Juneau Raptor Center to hold annual meeting
JUNEAU - The Juneau Raptor Center will hold their annual meeting Saturday, March 27, beginning at 11 a.m. at the Nugget Mall.
Icicle Seafoods gifts thousands to UAS
JUNEAU - Icicle Seafoods, a seafood processing company founded in Petersburg and currently one of the largest seafood processors in Alaska, has gifted $20,000 to the University of Alaska Southeast to help fund various educational programs.
Park Service would ban hunting bear cubs in dens
ANCHORAGE - The National Park Service wants to ban hunting black bear cubs and sows with cubs in their dens in the Denali and Gates of Arctic preserves.
Trout Unlimited: Phase out felt-soled products
JUNEAU - Trout Unlimited's Alaska Program urged the Board of Fisheries to phase out the use of felt-soled wading products in Alaska as a way to guard against the spread of aquatic invasive species at a March 16-21 meeting in Anchorage.
Police recover at least 30 stolen cars, arrest man
ANCHORAGE - Anchorage police have recovered at least 30 stolen cars while breaking up a theft operation.
Guide pleads guilty to illegal moose hunt
DENALI NATIONAL PARK - A commercial guide has been fined for leading an illegal moose hunt inside Denali National Park.
Parnell reappoints two Juneau residents to state positions
JUNEAU - Two Juneau residents have been reappointed to state positions by Gov. Sean Parnell.
Grand jury indicts Homer woman
KENAI - A Kenai grand jury has indicted a 26-year-old Homer woman on charges she altered a commercial fishing crew member license to receive benefits from the Alaska Fishermen's Fund.
Government says US oil production increased in 2009
CHEYENNE, Wyo. - Increased crude oil production in the Gulf of Mexico and North Dakota more than offset declines elsewhere last year to result in the first annual increase in U.S. oil production since 1991, according to the U.S. Energy Information Administration.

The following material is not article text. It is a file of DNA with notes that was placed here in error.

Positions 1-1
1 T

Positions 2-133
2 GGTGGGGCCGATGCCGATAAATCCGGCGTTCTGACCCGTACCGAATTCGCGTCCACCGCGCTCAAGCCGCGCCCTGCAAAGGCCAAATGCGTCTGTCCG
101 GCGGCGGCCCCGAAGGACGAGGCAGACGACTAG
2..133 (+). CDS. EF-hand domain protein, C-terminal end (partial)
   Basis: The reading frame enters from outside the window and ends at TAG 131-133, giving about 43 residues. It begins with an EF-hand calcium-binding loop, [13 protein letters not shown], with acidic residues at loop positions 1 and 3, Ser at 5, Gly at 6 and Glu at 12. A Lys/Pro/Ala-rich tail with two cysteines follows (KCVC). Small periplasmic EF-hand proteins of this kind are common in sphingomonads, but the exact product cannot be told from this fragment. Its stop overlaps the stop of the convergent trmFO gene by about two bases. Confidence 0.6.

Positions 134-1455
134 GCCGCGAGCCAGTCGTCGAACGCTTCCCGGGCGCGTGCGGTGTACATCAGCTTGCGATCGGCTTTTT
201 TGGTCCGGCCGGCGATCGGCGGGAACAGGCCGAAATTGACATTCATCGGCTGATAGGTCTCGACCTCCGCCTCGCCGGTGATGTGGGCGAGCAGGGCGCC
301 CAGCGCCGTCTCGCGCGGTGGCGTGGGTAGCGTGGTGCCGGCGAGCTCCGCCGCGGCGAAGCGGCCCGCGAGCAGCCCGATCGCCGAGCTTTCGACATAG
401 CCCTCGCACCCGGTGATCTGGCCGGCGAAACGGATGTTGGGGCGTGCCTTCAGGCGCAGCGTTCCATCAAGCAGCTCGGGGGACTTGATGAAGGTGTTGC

Sarah Palin's Alaska series to appear on cable TV
NEW YORK - Sarah Palin's travelogue series about Alaska has landed at the TLC cable network, and filming is set to begin this summer.
Kake crushes Klukwan to advance
Kake came out against Klukwan and left little doubt as to which team was going to advance Thursday afternoon in C Bracket action.
Hydaburg holds off Metlakatla
Metlakatla was determined to not let Thursday's win-or-go-home matchup versus Hydaburg turn out like the teams' previous Sunday meeting, in which Hydaburg pulled away early for a 103-88 victory.
Yakutat rallies by Klukwan for Master's Bracket win
A 12-point Klukwan lead at halftime was quickly erased in the second half as Thursday's opener went down to the wire in the M bracket.
Settlement to free up funds for Alaskans
Alaska securities regulators announced a settlement Thursday with Citigroup Global Markets, Inc., under which the company would repurchase auction-rate securities it sold to Alaska customers.
Parnell proposes cruise head tax rollback
Gov. Sean Parnell Thursday provided more details on his plan to reduce cruise ship head taxes, and said he would soon introduce legislation that could end up returning most or all of the $46 per passenger "head tax" to the industry.
Anchorage retail growth slows in economic crunch
ANCHORAGE - Business experts say the growth of retail stores in Anchorage has slowed after 15 years of rapid expansion.
Bill would restore gun rights to some felons
Some felons living in Alaska would have full gun rights restored under a bill heard Thursday in a committee hearing.
Prospects for Pebble Mine study uncertain
Gov. Sean Parnell said he wants the state to have the best information available as it evaluates the potential effects of developing a copper-and-gold prospect at Bristol Bay. But he stopped short of endorsing the third-party review that two lawmakers have requested, saying the permitting process is meant to elicit "the best data on all sides."
Dozens of cars pulled from Anchorage auto graveyard
ANCHORAGE - When Anchorage had to dispose of thousands of cars and trucks damaged in a powerful 1964 earthquake, it dumped them off a 350-foot (100-meter) bluff near the outskirts of town.